There seemed to be more of this in the past both on Amazon and eBay.
New sellers seemed to pop up offering good – sometimes seemingly too good to be true deals. Some “scammers” would ask you to call them to check on availability and quantity before ordering. I read that they would then ask for your credit card info – so that they could complete the “transaction”. These “deals” done outside of the “Amazon umbrella” would charge your credit card – but you would get nothing in return.
Even though I think Amazon has gotten better in shutting these guys down, my take is that you need to be wary of vendors who have just popped-up on Amazon or eBay – especially any that ask you to contact them.
Yeah they are the same fake sites associated with [redacted]
I’ve attempted Amazon purchases of too-good-to-be-true priced tools before, since I know they’re going to side with the customer rather than the third party vendor if there’s a dispute. However, I wouldn’t do so with a random website I’ve never heard of before.
The tricky thing for my Amazon purchase was that the vendor marked the item as shipped and gave me a fake tracking number that was in a perpetual state of “the label has been printed.” It was up to me to set a calendar reminder after the guaranteed arrival date to ask for a refund, which Amazon promptly provided. If I had forgotten about it for too long, I would have lost my money.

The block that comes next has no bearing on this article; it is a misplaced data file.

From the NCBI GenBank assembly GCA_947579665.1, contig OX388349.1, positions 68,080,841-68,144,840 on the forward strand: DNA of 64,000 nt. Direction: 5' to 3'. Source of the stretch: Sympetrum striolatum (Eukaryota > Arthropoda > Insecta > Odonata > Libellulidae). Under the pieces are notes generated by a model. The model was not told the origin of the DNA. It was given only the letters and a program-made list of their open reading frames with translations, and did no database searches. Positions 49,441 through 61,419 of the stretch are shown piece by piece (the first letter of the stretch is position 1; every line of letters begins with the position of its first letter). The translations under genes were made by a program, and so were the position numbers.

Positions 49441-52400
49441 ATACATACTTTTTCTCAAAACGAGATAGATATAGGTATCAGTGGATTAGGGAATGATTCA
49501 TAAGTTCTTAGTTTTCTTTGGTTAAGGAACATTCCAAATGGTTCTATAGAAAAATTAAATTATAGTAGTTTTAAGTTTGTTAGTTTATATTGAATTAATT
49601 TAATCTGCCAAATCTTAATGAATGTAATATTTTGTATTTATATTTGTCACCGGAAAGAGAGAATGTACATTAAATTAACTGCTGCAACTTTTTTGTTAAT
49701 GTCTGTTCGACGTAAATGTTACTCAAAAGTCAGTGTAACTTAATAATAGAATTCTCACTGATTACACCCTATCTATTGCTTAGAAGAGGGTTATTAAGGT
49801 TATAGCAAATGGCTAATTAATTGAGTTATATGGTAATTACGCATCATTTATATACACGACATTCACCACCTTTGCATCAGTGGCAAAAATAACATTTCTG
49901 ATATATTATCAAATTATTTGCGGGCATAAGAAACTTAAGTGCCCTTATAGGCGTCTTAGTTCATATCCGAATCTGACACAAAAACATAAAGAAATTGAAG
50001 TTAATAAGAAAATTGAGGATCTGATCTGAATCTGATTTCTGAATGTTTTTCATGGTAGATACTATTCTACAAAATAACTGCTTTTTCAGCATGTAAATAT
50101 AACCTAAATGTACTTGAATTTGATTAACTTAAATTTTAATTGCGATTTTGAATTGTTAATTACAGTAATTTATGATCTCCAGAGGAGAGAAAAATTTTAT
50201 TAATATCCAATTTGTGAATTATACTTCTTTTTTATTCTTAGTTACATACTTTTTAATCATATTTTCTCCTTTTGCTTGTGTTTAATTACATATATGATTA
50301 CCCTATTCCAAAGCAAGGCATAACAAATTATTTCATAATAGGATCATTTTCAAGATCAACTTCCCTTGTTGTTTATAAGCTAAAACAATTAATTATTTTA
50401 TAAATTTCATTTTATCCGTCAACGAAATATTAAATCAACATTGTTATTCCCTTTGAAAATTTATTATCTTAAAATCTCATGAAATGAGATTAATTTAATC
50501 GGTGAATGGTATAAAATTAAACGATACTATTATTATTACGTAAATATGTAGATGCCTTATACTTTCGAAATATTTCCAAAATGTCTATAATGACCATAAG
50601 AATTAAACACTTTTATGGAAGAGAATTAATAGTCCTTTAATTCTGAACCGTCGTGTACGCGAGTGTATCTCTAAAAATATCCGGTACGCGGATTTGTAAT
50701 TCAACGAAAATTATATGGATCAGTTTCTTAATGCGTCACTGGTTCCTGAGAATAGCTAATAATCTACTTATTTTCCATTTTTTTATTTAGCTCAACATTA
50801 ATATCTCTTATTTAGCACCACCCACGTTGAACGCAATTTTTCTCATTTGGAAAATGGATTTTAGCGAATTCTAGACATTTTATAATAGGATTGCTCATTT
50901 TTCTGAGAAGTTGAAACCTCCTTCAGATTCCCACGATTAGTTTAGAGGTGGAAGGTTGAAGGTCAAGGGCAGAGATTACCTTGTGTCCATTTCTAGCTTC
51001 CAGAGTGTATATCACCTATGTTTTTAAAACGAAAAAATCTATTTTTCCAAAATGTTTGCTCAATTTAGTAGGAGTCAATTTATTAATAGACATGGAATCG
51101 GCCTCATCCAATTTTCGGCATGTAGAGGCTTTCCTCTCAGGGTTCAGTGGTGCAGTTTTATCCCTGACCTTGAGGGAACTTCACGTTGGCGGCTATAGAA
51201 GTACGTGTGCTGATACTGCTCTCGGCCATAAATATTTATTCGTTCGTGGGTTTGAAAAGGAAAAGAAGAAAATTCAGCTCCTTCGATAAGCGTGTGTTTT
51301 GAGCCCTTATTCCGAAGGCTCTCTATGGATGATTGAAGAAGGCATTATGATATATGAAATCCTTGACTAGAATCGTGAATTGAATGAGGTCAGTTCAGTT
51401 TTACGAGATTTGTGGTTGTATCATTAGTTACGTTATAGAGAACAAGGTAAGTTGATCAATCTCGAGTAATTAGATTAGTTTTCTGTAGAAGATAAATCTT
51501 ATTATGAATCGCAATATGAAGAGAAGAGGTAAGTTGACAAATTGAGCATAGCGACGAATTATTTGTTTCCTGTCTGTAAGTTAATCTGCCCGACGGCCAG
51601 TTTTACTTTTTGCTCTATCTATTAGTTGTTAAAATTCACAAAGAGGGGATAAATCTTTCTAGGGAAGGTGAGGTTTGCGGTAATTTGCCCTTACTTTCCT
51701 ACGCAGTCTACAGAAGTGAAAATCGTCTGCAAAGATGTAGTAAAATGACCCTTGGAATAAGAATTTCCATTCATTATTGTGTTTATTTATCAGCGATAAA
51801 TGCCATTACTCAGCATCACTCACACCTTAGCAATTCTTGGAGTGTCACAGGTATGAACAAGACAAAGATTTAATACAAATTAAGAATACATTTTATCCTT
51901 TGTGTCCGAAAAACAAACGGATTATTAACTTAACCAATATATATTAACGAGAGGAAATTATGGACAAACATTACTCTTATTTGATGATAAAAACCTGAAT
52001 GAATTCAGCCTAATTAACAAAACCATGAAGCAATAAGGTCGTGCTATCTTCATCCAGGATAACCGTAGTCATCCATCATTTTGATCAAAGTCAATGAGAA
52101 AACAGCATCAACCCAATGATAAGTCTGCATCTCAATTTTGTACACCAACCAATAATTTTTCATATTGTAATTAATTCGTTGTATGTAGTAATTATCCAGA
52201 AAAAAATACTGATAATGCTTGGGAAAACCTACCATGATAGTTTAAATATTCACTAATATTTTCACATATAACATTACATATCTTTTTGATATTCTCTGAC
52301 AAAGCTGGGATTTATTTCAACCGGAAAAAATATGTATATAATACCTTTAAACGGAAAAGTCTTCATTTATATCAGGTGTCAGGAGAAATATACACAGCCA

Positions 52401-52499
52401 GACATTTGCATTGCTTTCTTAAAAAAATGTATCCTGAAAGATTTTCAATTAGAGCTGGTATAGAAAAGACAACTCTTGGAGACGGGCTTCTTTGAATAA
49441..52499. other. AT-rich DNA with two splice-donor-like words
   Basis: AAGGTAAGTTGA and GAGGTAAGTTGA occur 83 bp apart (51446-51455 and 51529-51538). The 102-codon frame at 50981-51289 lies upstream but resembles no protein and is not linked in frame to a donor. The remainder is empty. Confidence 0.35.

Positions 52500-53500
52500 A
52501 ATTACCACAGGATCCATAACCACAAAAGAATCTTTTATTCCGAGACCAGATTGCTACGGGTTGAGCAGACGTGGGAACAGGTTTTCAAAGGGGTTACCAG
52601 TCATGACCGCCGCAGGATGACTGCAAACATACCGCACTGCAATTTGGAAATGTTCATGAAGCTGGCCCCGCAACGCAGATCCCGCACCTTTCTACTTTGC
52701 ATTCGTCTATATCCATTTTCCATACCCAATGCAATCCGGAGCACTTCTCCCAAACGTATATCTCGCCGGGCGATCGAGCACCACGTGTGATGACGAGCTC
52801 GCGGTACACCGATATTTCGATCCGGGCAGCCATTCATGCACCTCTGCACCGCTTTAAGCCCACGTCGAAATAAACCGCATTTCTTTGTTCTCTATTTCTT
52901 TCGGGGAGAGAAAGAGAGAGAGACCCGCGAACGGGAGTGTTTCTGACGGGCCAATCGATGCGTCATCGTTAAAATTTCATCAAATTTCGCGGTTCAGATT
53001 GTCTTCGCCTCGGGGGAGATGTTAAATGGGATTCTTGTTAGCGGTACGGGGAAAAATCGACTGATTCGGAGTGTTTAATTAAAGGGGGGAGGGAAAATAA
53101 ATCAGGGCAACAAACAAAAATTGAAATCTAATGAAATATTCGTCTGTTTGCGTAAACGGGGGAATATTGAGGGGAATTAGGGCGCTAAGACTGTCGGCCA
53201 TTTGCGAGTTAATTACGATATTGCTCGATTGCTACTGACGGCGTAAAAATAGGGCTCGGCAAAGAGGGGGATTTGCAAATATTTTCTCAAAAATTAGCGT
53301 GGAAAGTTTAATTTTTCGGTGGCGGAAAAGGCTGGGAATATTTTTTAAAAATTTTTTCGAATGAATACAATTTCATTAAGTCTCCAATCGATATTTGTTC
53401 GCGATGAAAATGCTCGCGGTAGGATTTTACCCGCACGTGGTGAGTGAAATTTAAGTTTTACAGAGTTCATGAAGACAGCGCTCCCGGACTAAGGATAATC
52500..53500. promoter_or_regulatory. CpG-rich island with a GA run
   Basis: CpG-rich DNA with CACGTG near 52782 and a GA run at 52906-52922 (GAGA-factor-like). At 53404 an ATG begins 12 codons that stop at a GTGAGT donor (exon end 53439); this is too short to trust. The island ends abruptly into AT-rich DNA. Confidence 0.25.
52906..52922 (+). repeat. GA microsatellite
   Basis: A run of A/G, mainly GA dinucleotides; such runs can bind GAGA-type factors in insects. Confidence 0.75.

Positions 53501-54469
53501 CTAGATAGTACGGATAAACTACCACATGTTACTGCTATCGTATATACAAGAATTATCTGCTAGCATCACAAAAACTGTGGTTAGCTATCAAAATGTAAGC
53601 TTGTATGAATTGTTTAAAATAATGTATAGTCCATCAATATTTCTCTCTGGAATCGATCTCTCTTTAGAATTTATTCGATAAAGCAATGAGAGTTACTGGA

I took a chance , it cost me $60.00 and they sent me a pair of knockoff Ray-Ban sunglasses instead of my DEWALT 13 piece power tool set. I figured if it were true the tool set would probably be discontinued styles. at best. But what the heck.
That being said they should face some sort of penalty to make them stop.
Can’t I charge them with wire fraud?
Same deal here. Did you ever get any justice?
Had the exact same thing happen
Christine A Murphy
I was taken by this company for 138.00 I’ve heard from
The email support 1 time never again has been over a month still not tools or refund. Who can I contact and get monet back ans get them shut down so it doesn’t happen to anyone else from. This site atleast
You thought for $60 you would get a 13 piece set of tools??
My brother saw a post on facebook of some store selling a dewalt 20v combo for 100 bucks, and ask me to watch the deal.
I think one of my friend bought the same item. He received a drill bit set, a “Rolex” watch, and a pair of “Rayban” sunglasses.
Pretty sure this is just what happened to me… I responded to ad on ariat boots and was half asleep when ordering or I would have known better and caught that the website looked fishy before I purchased 3 pair of boots and 3 pair of shoes for Christmas for only $135 which Was a huge red flag I know lol…. but as